K. marmoratus produces eggs and sperm by meiosis and routinely reproduces by self-fertilization. Each individual hermaphrodite normally fertilizes itself when an egg and sperm that it has produced by an internal organ unite inside the fish’s body.[13] In nature, this mode of reproduction can yield highly homozygous lines composed of individuals so genetically uniform as to be, in effect, identical to one another.[14][15] The capacity for selfing in these fishes has apparently persisted for at least several hundred thousand years.[16] Meioses that lead to self-fertilization can reduce genetic fitness by causing inbreeding depression. However, self-fertilization does provide the benefit of “fertilization assurance” (reproductive assurance) at each generation.[14] Meiosis can also provide the adaptive benefit of efficient recombinational repair of DNA damages during formation of germ cells at each generation.[17] This benefit may have prevented the evolutionary replacement of meiosis and selfing by a simpler type of clonal reproduction such as ameiotic or apomictic parthenogenesis.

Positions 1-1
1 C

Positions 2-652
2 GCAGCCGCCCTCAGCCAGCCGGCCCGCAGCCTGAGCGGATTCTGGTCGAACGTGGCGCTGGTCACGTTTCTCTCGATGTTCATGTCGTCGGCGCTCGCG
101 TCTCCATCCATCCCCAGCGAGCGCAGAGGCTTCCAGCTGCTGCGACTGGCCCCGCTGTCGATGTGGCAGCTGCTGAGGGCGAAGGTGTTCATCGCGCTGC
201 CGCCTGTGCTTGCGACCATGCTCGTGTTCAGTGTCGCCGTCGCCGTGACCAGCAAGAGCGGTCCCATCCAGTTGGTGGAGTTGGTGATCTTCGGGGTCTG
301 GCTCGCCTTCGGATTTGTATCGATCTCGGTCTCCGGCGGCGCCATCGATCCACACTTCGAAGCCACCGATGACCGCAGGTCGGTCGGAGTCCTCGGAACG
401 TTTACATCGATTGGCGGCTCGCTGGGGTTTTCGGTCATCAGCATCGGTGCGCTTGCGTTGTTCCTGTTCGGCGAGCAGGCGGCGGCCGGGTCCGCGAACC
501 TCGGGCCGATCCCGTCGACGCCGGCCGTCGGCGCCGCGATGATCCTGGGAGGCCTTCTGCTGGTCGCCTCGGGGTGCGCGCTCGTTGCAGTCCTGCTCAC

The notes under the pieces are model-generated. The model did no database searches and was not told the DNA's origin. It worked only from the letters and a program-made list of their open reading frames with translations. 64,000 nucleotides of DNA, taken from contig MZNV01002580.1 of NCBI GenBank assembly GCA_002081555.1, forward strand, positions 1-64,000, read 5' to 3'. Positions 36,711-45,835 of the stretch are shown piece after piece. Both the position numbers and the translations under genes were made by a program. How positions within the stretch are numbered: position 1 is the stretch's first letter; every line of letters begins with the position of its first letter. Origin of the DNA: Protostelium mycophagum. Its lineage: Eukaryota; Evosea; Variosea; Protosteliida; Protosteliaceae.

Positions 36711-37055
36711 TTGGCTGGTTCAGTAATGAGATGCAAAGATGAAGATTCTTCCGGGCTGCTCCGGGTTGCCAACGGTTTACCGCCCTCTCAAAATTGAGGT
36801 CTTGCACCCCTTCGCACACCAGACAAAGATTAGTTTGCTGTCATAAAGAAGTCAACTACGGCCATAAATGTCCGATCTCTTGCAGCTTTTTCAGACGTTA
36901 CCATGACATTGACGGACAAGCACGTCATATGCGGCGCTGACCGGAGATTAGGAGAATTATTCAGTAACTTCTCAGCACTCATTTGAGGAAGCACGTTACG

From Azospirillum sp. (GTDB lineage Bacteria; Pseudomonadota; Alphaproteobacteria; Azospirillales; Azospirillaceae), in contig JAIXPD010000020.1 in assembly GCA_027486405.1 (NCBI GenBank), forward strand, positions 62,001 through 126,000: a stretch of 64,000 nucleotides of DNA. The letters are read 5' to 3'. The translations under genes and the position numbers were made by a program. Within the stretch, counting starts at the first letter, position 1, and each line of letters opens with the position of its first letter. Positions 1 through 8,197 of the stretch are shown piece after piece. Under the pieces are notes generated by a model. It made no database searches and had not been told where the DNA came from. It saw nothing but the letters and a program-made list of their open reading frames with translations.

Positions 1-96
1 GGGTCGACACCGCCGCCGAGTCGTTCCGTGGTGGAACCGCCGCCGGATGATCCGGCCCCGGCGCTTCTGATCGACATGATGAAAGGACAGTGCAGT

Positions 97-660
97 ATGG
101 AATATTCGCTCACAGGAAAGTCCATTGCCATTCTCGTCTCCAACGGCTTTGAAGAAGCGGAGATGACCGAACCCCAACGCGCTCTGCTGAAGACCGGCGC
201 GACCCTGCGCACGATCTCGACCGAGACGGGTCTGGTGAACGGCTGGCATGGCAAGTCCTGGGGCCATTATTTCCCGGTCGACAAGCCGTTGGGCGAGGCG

Conservation[edit]

Overall the mangrove rivulus is widespread and not threatened,[1] but in the United States it is considered a Species of Concern by the National Marine Fisheries Service.[8] It is considered a species of Least Concern by the IUCN,[1] and was formerly listed as a species of special concern in Florida, but has since been delisted.[4] It was formerly often overlooked and considered rare in Florida, but surveys have revealed that it is locally common in this state and abundant in the Florida Keys.[1] It is considered vulnerable by the American Fisheries Society.[citation needed]

The mangrove rivulus is considered to have potential as a bioindicator species of estuary habitats.[1]

See also[edit]

References[edit]

  1. ^ a b c d e f g NatureServe (2014). "Kryptolebias marmoratus". IUCN Red List of Threatened Species. Version 2017.1. International Union for Conservation of Nature. Retrieved 6 May 2017. 
  2. ^ Ong, K. J.; Stevens, E. D.; Wright, P. A. (2007). "Gill morphology of the mangrove killifish (Kryptolebias marmoratus) is plastic and changes in response to terrestrial air exposure". Journal of Experimental Biology. 210 (7): 1109. doi:10.1242/jeb.002238. PMID 17371909. 
  3. ^ a b Froese, Rainer and Pauly, Daniel, eds. (2017). "Kryptolebias marmoratus" in FishBase. May 2017 version.
  4. ^ a b c Bester, C: Mangrove Rivulus. Florida Museum. Retrieved 6 May 2017.
  5. ^ a b c Hill, K: Rivulus marmoratus. Smithsonian Marine Station at Fort Pierce. Retrieved 6 May 2017.